Depending on the severity of the whiplash injury and the patient's response to treatment, follow-up care will recommended by the doctor as necessary.
Follow-up care may include physical therapy, home exercises, or a visit to a specialist.
Prevention is the most effective way to avoid whiplash.
Always using seatbelts and drive motor vehicles with airbags. Proper adjustment of the car seat headrest can also help keep the neck from snapping backwards.
Always use the proper safety equipment when participating in sports.
Follow amusement park or carnival safety instructions on high-velocity rides, such as roller coasters.
Report suspected child abuse to authorities.
Monitor children's activities to prevent falls or serious injuries.
The prognosis (outlook) for recovery from whiplash depends on the severity of the injury.
Minor whiplash injuries usually resolve within 1-2 weeks.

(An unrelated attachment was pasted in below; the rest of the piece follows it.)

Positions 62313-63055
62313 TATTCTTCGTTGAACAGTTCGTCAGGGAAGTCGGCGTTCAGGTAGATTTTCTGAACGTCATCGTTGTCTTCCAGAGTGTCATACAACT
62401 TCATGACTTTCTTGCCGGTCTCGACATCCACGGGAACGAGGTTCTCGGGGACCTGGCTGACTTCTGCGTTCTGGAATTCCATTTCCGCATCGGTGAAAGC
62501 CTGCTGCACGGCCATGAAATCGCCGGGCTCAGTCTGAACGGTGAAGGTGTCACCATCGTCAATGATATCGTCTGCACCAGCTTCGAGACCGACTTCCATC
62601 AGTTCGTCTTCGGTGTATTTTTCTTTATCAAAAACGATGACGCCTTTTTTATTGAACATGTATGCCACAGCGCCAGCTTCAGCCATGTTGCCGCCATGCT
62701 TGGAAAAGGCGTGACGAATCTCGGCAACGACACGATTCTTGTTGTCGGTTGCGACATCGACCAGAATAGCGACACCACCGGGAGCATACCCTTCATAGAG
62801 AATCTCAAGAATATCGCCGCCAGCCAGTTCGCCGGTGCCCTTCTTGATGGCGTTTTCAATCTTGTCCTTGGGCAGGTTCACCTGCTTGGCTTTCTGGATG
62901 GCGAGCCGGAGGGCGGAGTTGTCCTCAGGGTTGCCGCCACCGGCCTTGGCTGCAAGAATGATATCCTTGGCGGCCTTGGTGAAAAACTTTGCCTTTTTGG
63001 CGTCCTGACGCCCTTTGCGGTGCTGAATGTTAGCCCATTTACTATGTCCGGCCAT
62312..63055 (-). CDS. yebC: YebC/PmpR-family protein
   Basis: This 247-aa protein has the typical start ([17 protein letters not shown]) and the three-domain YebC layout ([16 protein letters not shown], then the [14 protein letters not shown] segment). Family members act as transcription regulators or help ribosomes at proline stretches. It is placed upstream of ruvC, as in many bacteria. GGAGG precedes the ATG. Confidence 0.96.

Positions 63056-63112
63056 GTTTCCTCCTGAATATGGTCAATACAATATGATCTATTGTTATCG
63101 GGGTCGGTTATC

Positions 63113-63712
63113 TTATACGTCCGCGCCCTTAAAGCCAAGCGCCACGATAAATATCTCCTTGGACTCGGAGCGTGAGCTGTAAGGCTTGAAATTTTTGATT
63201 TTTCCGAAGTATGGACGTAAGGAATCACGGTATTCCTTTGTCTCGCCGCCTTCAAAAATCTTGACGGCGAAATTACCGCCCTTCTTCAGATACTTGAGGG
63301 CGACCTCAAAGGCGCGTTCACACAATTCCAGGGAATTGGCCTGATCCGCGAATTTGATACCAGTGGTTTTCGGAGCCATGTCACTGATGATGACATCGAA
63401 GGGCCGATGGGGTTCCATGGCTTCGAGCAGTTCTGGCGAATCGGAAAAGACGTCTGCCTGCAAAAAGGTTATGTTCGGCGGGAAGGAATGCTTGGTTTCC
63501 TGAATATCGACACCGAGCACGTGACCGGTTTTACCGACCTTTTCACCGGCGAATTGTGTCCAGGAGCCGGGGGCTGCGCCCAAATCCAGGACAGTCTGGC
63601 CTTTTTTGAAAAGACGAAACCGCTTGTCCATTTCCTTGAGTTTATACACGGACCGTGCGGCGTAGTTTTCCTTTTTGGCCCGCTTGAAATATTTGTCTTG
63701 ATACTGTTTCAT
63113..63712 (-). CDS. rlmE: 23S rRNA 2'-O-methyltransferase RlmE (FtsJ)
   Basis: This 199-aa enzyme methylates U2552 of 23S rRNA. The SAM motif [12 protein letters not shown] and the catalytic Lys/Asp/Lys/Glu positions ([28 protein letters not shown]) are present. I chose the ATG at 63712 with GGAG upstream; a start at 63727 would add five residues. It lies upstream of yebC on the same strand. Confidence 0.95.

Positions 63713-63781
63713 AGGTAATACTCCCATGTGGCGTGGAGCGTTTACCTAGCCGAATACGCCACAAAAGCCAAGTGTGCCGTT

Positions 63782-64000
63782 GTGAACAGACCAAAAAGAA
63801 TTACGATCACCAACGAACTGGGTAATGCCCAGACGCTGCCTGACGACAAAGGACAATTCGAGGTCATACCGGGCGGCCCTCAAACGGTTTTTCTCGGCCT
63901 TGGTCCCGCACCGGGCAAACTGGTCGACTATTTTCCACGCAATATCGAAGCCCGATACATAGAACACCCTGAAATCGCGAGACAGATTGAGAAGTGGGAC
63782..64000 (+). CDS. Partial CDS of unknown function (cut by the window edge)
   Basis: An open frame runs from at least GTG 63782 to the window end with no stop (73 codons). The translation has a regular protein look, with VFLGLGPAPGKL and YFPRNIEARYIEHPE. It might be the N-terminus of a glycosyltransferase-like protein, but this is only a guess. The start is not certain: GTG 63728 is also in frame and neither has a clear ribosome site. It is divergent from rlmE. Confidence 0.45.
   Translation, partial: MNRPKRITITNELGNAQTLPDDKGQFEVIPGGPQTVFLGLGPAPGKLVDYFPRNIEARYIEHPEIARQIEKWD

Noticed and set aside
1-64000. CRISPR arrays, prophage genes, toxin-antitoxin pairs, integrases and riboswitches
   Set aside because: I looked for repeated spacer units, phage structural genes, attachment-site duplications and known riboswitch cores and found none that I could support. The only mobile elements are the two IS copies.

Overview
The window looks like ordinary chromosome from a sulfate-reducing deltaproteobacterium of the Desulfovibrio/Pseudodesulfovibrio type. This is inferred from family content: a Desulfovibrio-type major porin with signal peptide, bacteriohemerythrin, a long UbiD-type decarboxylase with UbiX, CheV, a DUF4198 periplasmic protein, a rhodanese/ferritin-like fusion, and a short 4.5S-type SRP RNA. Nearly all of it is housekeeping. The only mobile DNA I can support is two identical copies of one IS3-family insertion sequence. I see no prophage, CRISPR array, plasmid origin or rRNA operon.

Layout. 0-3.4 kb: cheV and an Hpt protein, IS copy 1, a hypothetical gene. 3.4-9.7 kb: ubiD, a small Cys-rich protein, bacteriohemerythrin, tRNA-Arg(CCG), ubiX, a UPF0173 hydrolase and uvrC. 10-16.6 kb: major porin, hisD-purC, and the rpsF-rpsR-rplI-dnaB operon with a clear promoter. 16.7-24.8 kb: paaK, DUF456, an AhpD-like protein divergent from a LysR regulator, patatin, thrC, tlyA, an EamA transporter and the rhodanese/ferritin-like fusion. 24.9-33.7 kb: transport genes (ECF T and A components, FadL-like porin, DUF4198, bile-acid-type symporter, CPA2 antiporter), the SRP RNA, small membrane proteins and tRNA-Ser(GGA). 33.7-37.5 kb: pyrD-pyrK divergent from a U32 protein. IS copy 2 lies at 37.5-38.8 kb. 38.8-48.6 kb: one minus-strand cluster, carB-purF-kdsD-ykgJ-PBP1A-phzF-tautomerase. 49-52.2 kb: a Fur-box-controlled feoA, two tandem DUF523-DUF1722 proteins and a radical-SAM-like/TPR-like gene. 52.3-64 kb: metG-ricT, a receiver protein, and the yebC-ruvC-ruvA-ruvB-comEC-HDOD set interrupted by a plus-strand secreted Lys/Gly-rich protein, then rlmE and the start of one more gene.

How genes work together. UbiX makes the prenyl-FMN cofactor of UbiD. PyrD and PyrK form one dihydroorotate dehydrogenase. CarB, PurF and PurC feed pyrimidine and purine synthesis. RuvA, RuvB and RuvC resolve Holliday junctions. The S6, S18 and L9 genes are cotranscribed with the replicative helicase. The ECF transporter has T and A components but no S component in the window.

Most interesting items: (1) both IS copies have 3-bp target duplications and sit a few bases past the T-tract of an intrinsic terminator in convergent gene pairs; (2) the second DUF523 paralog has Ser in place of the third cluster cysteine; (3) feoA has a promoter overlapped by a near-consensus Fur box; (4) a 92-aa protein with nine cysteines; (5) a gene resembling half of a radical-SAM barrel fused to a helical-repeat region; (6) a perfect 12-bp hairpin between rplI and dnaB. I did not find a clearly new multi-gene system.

Moderate whiplash injuries with muscle spasm or ligament strains may take up to 4-8 weeks to resolve.
Severe whiplash injuries, or those that involve nerve damage or ligament or disc injury to the spine, may result in chronic or permanent disability. These injuries may require future surgical intervention.
Medically reviewed by Aimee V. HachigianGould, MD; American Board of Orthopaedic Surgery
KnowYourBack.org. Whiplash and Whiplash Associated Disorder (WAS).
Hoffman JR, Wolfson AB, Todd K, Mower WR. Selective cervical spine radiography in blunt trauma: methodology of the National Emergency X-Radiography Utilization Study (NEXUS). Ann Emerg Med. 1998 Oct;32(4):461-9. PubMed PMID: 9774931.
Medically Reviewed by a Doctor on 3/25/2016
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